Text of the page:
Host Genetics and Responses - Project D2
The antiplasmodial activity of riboflavin analogues
Host lab: Kevin Saliba (ANU)
Partner lab: Frank Seeber (RKI)
´Background: Riboflavin (vitamin B2) is converted into flavin mononucleotide (FMN) by riboflavin kinase, and subsequently metabolised into flavin adenine-dinucleotide (FAD) by FAD synthetase. FMN and FAD, referred to as flavins, serve as cofactors for a number of essential enzymes. Several riboflavin analogues have been shown to possess antiplasmodial activity during the intraerythrocytic stage of the malaria parasite. We have been focusing on the antiplasmodial activity of two specific riboflavin analogues, roseoflavin and 8-amino-riboflavin. Roseoflavin has been shown to be metabolised into antimetabolites of FMN and FAD, whereas 8-amino-riboflavin appears to only be converted into an FMN antimetabolite.
We have generated roseoflavin resistant parasites by exposing intraerythrocytic parasites to sub-lethal concentrations of roseoflavin over a number of weeks. Whole genome sequencing of the resistant parasites identified a single point mutation in riboflavin kinase. These parasites are cross-resistant to 8-amino-riboflavin. Preliminary data indicate that T. gondii parasites are sensitive to riboflavin analogues.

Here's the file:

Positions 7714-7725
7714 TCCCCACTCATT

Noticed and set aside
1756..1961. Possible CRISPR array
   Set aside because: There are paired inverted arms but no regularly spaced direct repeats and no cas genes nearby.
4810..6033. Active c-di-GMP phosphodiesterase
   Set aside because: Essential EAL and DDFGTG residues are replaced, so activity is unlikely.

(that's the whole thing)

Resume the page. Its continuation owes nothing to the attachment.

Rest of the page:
Hypotheses: (i) That riboflavin antimetabolites kill the parasite by inhibiting FMN and FAD-dependent enzymes. (ii) That mutations in riboflavin metabolising enzymes confer resistance to riboflavin analogues by modifying the affinity of the enzymes to the analogues.
1) Generate P. falciparum parasites that are resistant to 8-amino-riboflavin, followed by whole genome sequencing. (ANU)
2) Generate transgenic parasites (T. gondii and P. falciparum) overexpressing either FMN or FAD-dependent enzymes (candidates to be determined at a later stage). It is expected that over-expression of FAD-dependent proteins will have no effect on 8-amino-riboflavin sensitivity, but overexpression of FMN-dependent proteins will convey resistance. Overexpression of either FMN or FAD-dependent proteins is expected to result in roseoflavin resistance. (ANU, P. falciparum work, RKI, T. gondii work)
3) Characterise the riboflavin kinase mutation in order to understand how it conveys resistance to the riboflavin analogues. The mutated residue appears to be conserved across different organisms. A riboflavin kinase from a suitable organism that has been previously expressed heterologously can be mutated, expressed, purified and the enzyme activity characterised (including its ability to metabolise the riboflavin analogues). (ANU)
4) Introduce the riboflavin resistance-conferring mutations observed in P. falciparum into the equivalent genes in T. gondii and determine whether they also confer resistance to the analogues in T. gondii. (RKI)
Keywords: Riboflavin, Antimetabolites, Mechanism of Action, Protein expression, Whole Genome Sequencing, Enzyme Assays.
The Australian National University
Research School of Biology
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Canberra - Acton ACT 2601
Humboldt-Universität zu Berlin
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